At a news conference on Monday, Police Chief Ray Schultz identified the two officers who shot and killed 66-year-old Vincent Wood on Friday as rookie Jeff Bludworth and Katherine Wright, who has been with APD since 2009.
A security guard at a business located near the intersection of San Mateo and Montgomery NE had called 911 at 7:39 p.m., the chief said, to report that a man matching Wood’s description had threatened two teenage boys with two “big ol’ butcher knives.”
The security guard told police dispatchers he had dealt with the man before and that he was both “extremely crazy” and “extremely dangerous.”
That information was relayed to the officers.
Preliminary results from an investigation being conducted by APD and several other law enforcement agencies show Wright likely fired first as Wood advanced on Bludworth with two large Bowie-type knives, Schultz said.
He said he didn’t know how many times either officer fired, or how many times Wood was struck.
At 7:42 p.m., Bludworth arrived on scene and found Wood, the chief said. The officer saw no weapons in Wood’s hands and called him toward his police car.
Wood took a detour around Bludworth’s car, Schultz said, then produced the knives from a satchel he had slung around his shoulder. As he backed away from Wood, Bludworth reached into his holster for his gun and began commanding him to drop the knives.
Wright arrived around that time and, “in fear for officer Bludworth,” fired at Wood, Schultz said. Wright believed she may have recognized Wood from a previous encounter.
About a minute passed from the time Bludworth arrived in the parking lot and when Wood was shot, he said.
The chief said Wood had brandished knives at police officers, including APD officers, during previous incidents.
Wood’s sister-in-law, Cynthia Allen, questioned why the officers used their guns at all.
“I can understand if this was a man in his prime coming at police officers with knives,” Allen said Monday in a telephone interview from her home in Florida. “But why couldn’t they use Tasers? Or shoot him in the knee caps? Vincent has come at my husband with a machete before, and he was able to handle the situation without a gun.”
Schultz said he “would assume” the officers were carrying electronic stun guns – which APD requires all officers to do – at the time of the shooting. But neither officer used one.
Wood, Schultz said, was between four and eight feet from Bludworth when he was shot.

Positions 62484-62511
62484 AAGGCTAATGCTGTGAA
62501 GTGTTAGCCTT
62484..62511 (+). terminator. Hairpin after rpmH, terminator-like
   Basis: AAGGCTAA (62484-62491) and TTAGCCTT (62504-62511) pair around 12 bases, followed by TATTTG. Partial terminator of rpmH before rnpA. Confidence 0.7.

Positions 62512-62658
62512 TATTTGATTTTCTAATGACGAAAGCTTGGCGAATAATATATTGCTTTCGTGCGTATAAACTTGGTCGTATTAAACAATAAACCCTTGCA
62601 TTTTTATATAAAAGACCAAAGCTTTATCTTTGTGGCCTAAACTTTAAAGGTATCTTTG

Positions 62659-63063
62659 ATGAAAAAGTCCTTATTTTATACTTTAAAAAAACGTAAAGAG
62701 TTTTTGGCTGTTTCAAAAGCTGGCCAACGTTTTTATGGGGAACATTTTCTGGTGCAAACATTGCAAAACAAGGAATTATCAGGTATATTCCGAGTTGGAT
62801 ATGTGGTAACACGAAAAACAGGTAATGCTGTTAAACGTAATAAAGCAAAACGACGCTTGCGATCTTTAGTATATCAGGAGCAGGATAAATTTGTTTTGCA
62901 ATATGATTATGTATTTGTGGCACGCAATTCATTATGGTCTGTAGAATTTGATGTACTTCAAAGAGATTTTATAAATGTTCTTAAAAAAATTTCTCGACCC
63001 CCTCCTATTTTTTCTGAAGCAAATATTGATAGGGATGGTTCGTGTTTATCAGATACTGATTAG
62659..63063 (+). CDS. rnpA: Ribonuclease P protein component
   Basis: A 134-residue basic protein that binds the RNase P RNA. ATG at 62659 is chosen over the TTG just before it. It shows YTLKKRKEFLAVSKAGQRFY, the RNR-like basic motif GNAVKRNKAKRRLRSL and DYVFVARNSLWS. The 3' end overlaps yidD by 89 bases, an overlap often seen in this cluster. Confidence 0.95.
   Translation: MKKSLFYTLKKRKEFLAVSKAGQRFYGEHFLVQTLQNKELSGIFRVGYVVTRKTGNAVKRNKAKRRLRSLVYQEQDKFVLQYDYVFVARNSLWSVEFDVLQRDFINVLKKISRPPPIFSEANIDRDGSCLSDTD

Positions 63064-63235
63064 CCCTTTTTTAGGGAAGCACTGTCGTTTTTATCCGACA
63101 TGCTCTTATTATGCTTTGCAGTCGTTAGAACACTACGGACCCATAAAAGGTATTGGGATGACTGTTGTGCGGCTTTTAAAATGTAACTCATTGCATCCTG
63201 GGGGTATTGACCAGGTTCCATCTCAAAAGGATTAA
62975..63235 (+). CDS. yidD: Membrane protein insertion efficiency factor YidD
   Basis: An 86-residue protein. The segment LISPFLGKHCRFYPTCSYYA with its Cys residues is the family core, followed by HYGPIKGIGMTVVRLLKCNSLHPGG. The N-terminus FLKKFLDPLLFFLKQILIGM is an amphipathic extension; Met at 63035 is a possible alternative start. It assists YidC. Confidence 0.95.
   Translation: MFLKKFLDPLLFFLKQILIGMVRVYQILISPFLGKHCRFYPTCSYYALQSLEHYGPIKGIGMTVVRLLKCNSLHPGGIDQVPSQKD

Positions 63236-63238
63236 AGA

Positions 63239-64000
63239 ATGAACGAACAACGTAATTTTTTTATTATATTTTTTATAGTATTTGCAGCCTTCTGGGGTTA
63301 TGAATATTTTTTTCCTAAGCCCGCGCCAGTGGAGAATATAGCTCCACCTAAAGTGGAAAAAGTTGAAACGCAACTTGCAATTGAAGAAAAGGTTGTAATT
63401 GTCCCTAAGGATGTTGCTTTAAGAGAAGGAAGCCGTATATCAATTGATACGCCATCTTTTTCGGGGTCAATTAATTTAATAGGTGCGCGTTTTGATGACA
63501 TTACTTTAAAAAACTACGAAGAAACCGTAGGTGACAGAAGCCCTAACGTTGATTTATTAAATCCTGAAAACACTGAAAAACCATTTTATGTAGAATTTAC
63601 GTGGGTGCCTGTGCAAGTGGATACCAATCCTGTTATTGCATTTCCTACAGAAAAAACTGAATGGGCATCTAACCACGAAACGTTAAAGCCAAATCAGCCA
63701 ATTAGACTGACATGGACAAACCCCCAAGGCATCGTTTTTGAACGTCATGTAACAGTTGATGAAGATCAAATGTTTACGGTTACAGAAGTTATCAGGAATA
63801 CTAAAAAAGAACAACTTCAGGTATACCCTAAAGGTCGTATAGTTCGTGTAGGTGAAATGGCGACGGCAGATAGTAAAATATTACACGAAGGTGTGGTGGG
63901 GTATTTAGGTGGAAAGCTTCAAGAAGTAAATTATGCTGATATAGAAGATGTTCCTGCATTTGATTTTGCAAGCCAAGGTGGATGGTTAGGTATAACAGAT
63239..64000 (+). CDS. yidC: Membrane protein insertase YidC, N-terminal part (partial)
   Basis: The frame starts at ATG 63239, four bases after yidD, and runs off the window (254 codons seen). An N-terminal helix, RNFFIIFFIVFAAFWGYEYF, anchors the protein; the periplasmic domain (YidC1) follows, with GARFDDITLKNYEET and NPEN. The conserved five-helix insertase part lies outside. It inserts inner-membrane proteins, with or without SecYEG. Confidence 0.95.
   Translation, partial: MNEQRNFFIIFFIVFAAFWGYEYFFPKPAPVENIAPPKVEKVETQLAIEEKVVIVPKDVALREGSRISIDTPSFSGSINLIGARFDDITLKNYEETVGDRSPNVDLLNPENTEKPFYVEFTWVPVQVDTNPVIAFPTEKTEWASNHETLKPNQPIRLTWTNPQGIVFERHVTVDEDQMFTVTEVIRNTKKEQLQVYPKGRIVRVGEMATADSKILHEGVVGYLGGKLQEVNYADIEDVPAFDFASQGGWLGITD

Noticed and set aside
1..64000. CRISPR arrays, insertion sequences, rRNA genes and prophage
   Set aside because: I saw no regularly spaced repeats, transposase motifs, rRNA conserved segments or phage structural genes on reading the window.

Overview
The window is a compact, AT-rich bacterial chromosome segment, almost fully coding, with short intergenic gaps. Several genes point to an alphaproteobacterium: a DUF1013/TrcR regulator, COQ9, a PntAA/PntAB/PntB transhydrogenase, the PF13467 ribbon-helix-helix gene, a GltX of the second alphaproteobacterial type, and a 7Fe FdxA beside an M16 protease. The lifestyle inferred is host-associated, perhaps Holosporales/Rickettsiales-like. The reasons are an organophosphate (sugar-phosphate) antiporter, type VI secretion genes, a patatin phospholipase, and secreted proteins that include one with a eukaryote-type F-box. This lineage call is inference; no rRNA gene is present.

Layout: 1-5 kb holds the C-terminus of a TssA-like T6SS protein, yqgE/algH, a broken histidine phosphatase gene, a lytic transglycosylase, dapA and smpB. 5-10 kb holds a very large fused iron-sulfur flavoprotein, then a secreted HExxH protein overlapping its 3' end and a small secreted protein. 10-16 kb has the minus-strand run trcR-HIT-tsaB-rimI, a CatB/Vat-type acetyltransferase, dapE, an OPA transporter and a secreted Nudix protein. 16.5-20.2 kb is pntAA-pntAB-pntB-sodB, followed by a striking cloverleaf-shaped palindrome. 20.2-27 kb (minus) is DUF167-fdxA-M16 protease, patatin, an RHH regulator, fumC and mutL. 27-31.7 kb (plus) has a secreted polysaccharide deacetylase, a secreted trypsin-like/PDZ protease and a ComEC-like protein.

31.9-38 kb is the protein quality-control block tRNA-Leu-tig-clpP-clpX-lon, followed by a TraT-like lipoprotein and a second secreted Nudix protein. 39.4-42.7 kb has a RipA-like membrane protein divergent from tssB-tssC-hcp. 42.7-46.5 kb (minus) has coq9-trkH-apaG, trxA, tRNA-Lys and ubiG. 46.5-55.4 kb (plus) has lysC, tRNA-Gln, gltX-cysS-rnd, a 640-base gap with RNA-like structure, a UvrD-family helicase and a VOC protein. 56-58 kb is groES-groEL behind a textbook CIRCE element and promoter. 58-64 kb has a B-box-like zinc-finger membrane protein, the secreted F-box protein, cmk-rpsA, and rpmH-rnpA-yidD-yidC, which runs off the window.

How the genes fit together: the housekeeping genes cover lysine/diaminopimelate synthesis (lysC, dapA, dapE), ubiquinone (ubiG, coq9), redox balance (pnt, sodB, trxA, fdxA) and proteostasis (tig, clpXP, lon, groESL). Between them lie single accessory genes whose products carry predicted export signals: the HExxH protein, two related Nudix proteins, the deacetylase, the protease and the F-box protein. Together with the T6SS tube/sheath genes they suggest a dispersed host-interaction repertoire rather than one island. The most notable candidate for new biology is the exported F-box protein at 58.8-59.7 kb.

Both officers had their department-issued lapel cameras turned on during the shooting, and one of the cameras captured video and audio of the shooting, Schultz said.
The video was not shown to reporters at the news conference.
Schultz said Wood has been arrested 14 times since 1998 in New Mexico and Colorado. Only one of those arrests resulted in a conviction.
Wood also has been transported to mental health facilities six times by law enforcement, the chief said, including to the Veteran’s Administration Hospital in Albuquerque.
Most recently, in June, he refused to come out of the motel where he was staying after police were called to the area because of a disturbance, Schultz said. Wood was not arrested on that occasion.
Allen said Wood had been hospitalized as recently as a few months ago.
“We’ve been trying to get him home and in a safe place for the last year,” she said. “The VA wouldn’t provide any of his information and, even though we knew he was in Albuquerque, we didn’t know exactly where he was. The last we heard, he was back on his medication and doing fine. The next thing we know, he’s dead.”
Michael Allen, Wood’s half brother, told the Journal over the weekend that Wood had one grown daughter and had been traveling in the Southwest since his grandmother died in the early 1990s, a death Wood took very hard.
That death, coupled with the post-traumatic stress disorder Wood suffered after serving as an infantryman in Vietnam in the mid-1960s, left Wood drifting, Michael Allen said. Wood had been living in Albuquerque for 10 to 15 years, he said.
In the aftermath of a spike in shootings by APD officers that began in 2010 and levelled off last year, department brass implemented several policies in an attempt to slow the rate of deadly police-citizen encounters.
Requiring all officers to use lapel cameras every time they contact a citizen was one such change. Another was requiring supervisors to respond to all scenes that have a high potential for volatility in an effort to slow down such situations.
In the Wood shooting case, the second for APD this year, those “protocols were followed,” Schultz said.
A crisis intervention officer had just arrived at the scene as Wood was being shot and a sergeant was en route, he said.
The high number of police shootings, 29 since 2010, and several other excessive force cases prompted the U.S. Department of Justice to launch a sweeping civil rights investigation of APD, which is ongoing.